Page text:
What’s the difference between Training and Coaching?
I had a chat with some other sales professionals recently via Zoom and in that small group of people, there were markedly differing opinions as to the definition of training and the definition of coaching.
Does this even matter? I mean, these are just words. What difference does it make whether you use the word training or the word coaching?
Well, it turns out that it does matter because:
1 these are completely different interventions
2 the intention and purpose of coaching and training is different
3 the outcome of each is very different
You can ask 10 people – even experts or HR professionals and you will get different answers.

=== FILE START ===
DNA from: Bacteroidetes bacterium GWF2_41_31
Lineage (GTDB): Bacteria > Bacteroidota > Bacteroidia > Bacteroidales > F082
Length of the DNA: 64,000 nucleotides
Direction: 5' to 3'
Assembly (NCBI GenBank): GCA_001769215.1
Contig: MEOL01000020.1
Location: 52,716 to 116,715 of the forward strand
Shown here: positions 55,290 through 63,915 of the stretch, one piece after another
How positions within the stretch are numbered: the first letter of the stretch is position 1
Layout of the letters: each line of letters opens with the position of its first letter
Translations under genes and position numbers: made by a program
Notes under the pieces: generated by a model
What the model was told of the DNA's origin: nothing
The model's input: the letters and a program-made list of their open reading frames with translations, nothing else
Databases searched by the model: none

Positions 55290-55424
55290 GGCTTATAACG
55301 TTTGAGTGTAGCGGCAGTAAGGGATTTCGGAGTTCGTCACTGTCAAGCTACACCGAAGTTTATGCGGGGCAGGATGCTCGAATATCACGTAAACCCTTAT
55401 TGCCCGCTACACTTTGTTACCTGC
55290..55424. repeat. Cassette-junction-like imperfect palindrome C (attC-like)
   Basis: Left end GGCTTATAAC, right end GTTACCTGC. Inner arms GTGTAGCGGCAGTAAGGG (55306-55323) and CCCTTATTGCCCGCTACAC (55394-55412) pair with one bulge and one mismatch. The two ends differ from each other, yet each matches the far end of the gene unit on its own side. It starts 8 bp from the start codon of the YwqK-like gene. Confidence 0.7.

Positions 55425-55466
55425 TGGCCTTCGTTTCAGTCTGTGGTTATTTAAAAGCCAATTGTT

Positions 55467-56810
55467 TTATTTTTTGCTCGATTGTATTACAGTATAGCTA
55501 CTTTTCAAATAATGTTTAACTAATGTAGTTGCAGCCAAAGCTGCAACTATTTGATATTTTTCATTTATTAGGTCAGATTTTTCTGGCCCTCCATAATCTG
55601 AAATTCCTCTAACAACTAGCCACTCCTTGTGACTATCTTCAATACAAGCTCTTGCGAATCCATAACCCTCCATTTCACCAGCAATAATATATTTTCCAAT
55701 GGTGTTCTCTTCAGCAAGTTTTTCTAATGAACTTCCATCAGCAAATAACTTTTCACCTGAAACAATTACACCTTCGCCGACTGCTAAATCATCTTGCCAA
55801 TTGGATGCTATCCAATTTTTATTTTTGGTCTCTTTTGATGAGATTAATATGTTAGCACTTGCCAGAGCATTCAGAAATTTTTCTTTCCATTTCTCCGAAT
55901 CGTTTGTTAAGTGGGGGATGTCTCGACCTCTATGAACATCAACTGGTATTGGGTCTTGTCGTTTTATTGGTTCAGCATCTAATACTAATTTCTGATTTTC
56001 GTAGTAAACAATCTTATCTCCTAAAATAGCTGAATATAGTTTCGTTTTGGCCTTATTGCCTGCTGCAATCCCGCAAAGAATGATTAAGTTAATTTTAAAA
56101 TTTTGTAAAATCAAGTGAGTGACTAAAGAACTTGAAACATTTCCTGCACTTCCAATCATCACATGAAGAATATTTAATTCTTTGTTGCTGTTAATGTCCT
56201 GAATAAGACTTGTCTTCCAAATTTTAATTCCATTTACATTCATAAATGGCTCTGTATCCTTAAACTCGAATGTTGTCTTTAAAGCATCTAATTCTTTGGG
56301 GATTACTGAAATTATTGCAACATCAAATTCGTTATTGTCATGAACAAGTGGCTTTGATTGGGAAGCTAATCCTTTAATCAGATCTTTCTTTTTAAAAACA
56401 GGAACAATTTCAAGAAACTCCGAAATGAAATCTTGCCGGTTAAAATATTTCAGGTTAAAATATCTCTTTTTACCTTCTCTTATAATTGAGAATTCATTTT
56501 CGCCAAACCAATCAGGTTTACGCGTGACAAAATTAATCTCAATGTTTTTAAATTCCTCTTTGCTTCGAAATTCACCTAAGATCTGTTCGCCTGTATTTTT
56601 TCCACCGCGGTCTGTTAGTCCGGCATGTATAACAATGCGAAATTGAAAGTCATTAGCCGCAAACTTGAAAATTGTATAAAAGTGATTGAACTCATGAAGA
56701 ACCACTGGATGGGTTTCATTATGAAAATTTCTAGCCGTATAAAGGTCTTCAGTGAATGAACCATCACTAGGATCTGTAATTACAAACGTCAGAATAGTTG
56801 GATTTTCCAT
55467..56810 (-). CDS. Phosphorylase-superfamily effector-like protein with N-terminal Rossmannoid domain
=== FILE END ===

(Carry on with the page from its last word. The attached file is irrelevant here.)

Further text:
That may not matter much if all we are doing is discussing definitions but when you misunderstand the purpose of each and the outcome of each….you are going to get different results and not always the one you thought you were getting.
Definitions of each
Let’s start with a clear definition of each. I am going to give you other people’s formal defintions and then I am going to give you mine.
“Training is teaching, or developing in oneself or others, any skills and knowledge or fitness that relate to specific useful competencies. Training has specific goals of improving one’s capability, capacity, productivity and performance…”
“Coaching is a form of development in which an experienced person, called a coach, supports a learner or client in achieving a specific personal or professional goal by providing training and guidance…”
Do you see a problem? Coaching is defined as an activity which provides training – and that’s from wikipedia – one of the most visited websites on earth! No wonder there is confusion.
My definition of training: